If all you have is a balcony, a folding rack can work, or a line stretched from one side to the other. Keep the area swept and free of spider webs. An umbrella clothesline can work in a small yard and holds more than you think. The main thing is to have it relatively clean under your feet and in the breezy sunshine. Try not to be walking through mud or weeds to your line, because you won’t be up to facing the task if it’s not pleasant.

I advise you to put up enough line for several loads of washing if you have the room. You want to get that washer going early in the morning and be able to hang your clothes out by noon so things dry all in the one day. If you have to wait on things to dry before you can hang more, you’ll be frustrated.

With all the laundry I was doing (seven kids and the household that goes along with that size family), I knew I wanted a lot of line! I have achieved the ideal setup as far as that goes (thanks to my husband of course!): The poles are 20 feet apart. They are 6 feet high (and at least two feet into the ground, in cement, although in the spring even the footings lean in the rush of water from the hill. I try to remember to push them in place before the ground dries out again but I don’t always, so they may appear wonky some years!

The lines are 2 feet apart from each other. The crossbars are 8 feet long, so the outside lines are one foot in. This gives me 80 feet of line! Usually enough!

Hang the clothes: 

I prefer spring clothespins; you can get them at the hardware store. I like having them in a clothespin bag or in my apron pocket, bringing them in every time — that way they last longer and don’t get moldy. You can leave them out on the line and just replace them more often. On a porch or balcony they will last longer. I need to open the new pack I got in the spring!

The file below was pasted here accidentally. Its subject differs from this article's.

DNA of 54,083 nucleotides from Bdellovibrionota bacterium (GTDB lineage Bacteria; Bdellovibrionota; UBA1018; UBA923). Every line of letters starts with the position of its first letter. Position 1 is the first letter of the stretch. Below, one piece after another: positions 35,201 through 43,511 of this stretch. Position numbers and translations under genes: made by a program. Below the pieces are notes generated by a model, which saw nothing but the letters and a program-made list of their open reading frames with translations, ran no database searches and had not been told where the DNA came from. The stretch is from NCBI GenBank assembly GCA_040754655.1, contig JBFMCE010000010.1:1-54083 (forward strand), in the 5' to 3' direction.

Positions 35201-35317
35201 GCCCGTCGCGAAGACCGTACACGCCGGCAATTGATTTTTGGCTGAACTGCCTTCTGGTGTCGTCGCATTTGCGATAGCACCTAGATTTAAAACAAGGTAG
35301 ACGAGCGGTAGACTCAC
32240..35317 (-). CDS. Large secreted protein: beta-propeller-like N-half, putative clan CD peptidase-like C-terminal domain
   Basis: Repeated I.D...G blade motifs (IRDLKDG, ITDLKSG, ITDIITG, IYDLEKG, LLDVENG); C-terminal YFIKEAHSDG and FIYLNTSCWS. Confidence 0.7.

Change your clothesline when it gets dirty. Clothesline is not expensive and a new one in the new season is a refreshing lift.

If your neighbors or visitors can see the line and you’d like some modest privacy, hang the undies and so on behind the shirts and towels, out of direct view.


I use one pin per small undergarment, two for underwear t-shirts. Hang shirts by the lower hem so you don’t get awkward stretch marks on the shoulders. Hang pants, shorts, and skirts by the waistband so the hem isn’t distorted.

Don’t stretch the garment along the line — that way you have more room on your line and the item doesn’t get pulled out. The exception is dish towels and napkins, which dry neater pulled to their full width (but not under tension, so that when you fold them they aren’t pulled out on one edge, and will fold neatly).

If you are running out of room or clothespins, you can use one clothespin to secure two items — two dishcloths together or shirts sharing a pin on each edge with the next one, for instance. And put the ends of shirts closer to each other — they can hang down and will dry just fine.

Heavy mats can be doubled over the line, or their weight will cause them to pull out of the pins, especially if a strong breeze comes up. Big sheets and blankets can be pinned across two rows with four or six pins, hanging down between but not touching the ground.